When exercising in very hot or cold conditions, it is critical to take particular measures to avoid aggravating the injury and perhaps keeping you out longer. Raechel Tomaselli, BSN, RN, ATC, an athletic trainer, states that “both temperature extremes can make an injury feel 90-100% fine while running and then much worse after.”

Tomaselli goes on to explain that muscles react differently in harsh conditions, and that your body is putting energy towards keeping you warm or cold, rather than preserving your injury.

What may appear to be an easy workout in 50 or 60 degree temperatures is no longer so in either temperature extreme. Preparing your body for what it is going to perform (AKA getting a solid warm up in!) is critical to staying healthy in any weather conditions.

Exercising in Cold Weather

Many of us like warm-weather outdoor workouts but retreat indoors as soon as the temperatures drop. Because muscles and joints stiffen in cold weather, your body will do everything it can to maintain your core temperature stable and prevent it from dropping to a hazardous level. Internal organs receive priority blood flow, whereas arm and leg muscles receive limited blood supply.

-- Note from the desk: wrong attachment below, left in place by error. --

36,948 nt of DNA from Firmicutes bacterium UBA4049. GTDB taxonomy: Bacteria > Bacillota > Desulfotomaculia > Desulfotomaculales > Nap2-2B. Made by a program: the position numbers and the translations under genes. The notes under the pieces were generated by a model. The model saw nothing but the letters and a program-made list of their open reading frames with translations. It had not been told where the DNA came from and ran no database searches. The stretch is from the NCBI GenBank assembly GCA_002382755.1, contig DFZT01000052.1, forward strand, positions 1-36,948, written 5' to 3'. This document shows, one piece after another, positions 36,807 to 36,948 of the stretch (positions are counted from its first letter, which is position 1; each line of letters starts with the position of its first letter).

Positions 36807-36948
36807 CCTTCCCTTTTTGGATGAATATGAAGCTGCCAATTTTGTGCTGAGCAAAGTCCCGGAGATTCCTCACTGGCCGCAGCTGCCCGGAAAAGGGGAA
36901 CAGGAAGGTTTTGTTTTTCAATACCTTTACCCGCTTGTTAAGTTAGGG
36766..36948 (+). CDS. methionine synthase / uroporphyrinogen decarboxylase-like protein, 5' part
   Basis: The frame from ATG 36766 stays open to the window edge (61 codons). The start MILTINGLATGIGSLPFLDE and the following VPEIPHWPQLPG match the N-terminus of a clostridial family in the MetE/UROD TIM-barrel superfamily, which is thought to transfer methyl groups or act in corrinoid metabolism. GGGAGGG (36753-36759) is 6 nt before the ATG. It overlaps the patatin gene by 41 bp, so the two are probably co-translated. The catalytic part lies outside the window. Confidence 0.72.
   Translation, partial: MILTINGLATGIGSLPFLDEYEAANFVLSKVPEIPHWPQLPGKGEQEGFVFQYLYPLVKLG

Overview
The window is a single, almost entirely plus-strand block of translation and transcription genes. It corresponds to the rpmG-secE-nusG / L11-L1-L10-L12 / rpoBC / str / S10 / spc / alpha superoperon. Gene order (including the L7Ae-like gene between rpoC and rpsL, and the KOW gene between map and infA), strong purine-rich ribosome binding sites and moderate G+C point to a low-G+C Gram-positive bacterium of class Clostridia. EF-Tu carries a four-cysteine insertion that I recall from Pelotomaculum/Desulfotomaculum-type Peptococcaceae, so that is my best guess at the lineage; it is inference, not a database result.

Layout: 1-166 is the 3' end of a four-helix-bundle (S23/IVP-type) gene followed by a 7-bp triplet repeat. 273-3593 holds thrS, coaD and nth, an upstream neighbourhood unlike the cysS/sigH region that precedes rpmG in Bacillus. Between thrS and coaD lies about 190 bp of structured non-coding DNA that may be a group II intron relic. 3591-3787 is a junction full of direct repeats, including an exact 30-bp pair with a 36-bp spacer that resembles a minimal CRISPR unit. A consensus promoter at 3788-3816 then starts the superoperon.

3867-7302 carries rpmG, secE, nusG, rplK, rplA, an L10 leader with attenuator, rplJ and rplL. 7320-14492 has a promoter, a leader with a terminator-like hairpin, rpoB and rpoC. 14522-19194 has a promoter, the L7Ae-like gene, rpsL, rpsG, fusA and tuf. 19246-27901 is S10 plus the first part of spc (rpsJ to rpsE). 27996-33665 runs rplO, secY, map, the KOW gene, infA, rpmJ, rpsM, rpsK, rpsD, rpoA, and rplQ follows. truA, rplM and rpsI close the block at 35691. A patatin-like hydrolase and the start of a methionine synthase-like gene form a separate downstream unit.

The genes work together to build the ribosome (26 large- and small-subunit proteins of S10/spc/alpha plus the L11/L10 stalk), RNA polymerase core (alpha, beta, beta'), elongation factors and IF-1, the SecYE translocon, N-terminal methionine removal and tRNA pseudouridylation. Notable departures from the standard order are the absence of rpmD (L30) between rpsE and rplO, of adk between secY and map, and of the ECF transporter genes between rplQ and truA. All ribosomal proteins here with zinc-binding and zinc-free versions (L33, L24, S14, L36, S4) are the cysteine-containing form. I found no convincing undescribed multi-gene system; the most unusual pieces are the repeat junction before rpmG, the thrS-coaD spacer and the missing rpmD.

Strains and rips of tendons, muscles, and ligaments are more likely with stiffer muscles and shorter response times. A combination of low air pressure and increased demands on your body to maintain internal temperature are just a few of the reasons why injuries occur more frequently in colder weather.

Exercising in Hot Weather

When partaking in hot weather outdoor workouts, on the other hand, there are several aspects to consider. Similarly to how your body works hard to keep your core temperature warm in cold weather, your body works overtime to reduce your internal temperature in hot weather.

Regardless of the climate, most of us become hot and sweaty during a workout, which is a natural reaction to exercising muscles. Some of this heat escapes into the environment, while others raise core body temperature. The temperature outside has a huge impact on how efficiently the body releases heat into the surroundings. When the ambient temperature is already quite high, the body’s ability to cool itself becomes increasingly inefficient.

High body temperature can cause heat edema (swelling of the lower extremities), heat syncope (a sharp drop in blood pressure), and muscular cramps due to dehydration and electrolyte imbalances.

How to Prepare for Outdoor Workouts